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In January 2020, a M6.8 earthquake hit Turkey, killing 41 and injuring more than 1,500.

And it produced an unexpected replay of the first plague in Egypt as the river began flowing deep red.

Videos and pictures of red water flowing into the Nile River appeared on the internet soon after the earth stopped shaking.

For the Biblically inclined, the image of a blood-red river evokes a strong message.

Thus says Hashem, “By this you shall know that I am Hashem. See, I shall strike the water in the Nile with the rod that is in my hand, and it will be turned into blood.” Exodus 7:17

The Egyptians and Pharaoh worshiped the Nile as a god. When Moses and Aaron struck at the Egyptian River God was an irrefutable reminder to the Egyptians and to Pharaoh that no matter how advanced or powerful Man is, he will always be dependent and subservient to on his Creator.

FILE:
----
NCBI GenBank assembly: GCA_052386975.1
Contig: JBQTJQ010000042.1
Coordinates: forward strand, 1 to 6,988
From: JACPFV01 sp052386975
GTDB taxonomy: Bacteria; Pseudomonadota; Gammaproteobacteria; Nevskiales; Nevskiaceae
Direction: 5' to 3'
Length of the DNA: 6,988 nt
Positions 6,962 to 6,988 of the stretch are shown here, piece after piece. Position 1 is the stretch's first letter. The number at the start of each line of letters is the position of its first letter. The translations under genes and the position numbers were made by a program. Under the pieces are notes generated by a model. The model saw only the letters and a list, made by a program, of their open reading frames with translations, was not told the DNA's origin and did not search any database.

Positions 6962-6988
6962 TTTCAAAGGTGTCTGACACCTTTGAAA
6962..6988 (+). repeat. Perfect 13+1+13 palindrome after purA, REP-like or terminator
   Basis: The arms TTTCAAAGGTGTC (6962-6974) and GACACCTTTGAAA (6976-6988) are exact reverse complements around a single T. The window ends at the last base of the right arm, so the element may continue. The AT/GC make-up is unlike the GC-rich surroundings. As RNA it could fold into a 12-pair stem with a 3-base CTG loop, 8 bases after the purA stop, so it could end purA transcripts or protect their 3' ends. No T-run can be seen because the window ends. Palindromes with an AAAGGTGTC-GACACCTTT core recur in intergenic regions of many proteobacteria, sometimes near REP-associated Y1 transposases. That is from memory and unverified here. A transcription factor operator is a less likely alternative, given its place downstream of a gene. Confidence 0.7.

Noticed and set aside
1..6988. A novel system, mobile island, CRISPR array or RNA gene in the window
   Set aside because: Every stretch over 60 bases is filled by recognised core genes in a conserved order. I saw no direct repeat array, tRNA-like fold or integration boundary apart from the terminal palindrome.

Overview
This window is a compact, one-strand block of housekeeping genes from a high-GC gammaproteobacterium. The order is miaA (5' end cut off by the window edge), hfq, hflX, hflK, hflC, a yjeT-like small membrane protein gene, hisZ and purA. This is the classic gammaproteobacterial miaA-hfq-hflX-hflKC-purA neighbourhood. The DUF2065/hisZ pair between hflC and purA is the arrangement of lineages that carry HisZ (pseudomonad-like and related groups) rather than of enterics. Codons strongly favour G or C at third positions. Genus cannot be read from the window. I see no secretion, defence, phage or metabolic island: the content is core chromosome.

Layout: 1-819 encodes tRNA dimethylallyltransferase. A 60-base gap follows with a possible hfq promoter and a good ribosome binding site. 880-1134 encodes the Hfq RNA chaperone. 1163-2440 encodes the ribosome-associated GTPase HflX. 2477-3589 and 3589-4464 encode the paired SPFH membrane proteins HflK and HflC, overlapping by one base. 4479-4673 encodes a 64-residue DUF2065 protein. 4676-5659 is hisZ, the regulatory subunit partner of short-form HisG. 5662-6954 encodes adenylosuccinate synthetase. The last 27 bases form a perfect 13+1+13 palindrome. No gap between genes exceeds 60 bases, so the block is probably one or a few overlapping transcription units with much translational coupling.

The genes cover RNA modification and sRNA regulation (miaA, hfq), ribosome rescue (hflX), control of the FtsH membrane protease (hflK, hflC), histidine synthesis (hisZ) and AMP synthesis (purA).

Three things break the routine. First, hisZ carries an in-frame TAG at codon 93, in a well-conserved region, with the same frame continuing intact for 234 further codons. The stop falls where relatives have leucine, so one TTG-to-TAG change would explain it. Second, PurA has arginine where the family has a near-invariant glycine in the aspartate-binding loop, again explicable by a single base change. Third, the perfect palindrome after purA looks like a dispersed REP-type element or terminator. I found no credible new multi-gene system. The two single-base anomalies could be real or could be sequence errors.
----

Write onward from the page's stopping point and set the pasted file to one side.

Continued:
According to Jewish tradition, the ten-plagues will reappear before the Messiah as stated by the Prophet Micah.

I will show him wondrous deeds As in the days when You sallied forth from the land of Egypt. Micah 7:15

Causes of the strange red water

The video was heavily discussed when it first appeared on Reddit, suggesting the blood red color:

  • resulted from a dye introduced to help detect leaks,
  • came from clay beneath the surface being mixed with the water,
  • was a leak from a local slaughterhouse caused by the tremors.

Istanbul is overdue for a strong earthquake

A few days after the deadly earthquake, Turkish Interior Minister Suleyman Soylu indicated that Istanbul – a city of more than 15 million people – is overdue for a cataclysmic earthquake.

The most populous city of Turkey was built beside the North Anatolian Fault Zone that runs just outside of the megalopolis gates below the Sea of Marmara.

We expect a M7.5 quake in Istanbul … We are seriously working on the possible scenario of the earthquake,” he told CNN Turk.

In August 1999, more than 17,000 people died during a M7.4 earthquake that struck near Izmit, only 90 km southeast of Istanbul.

 

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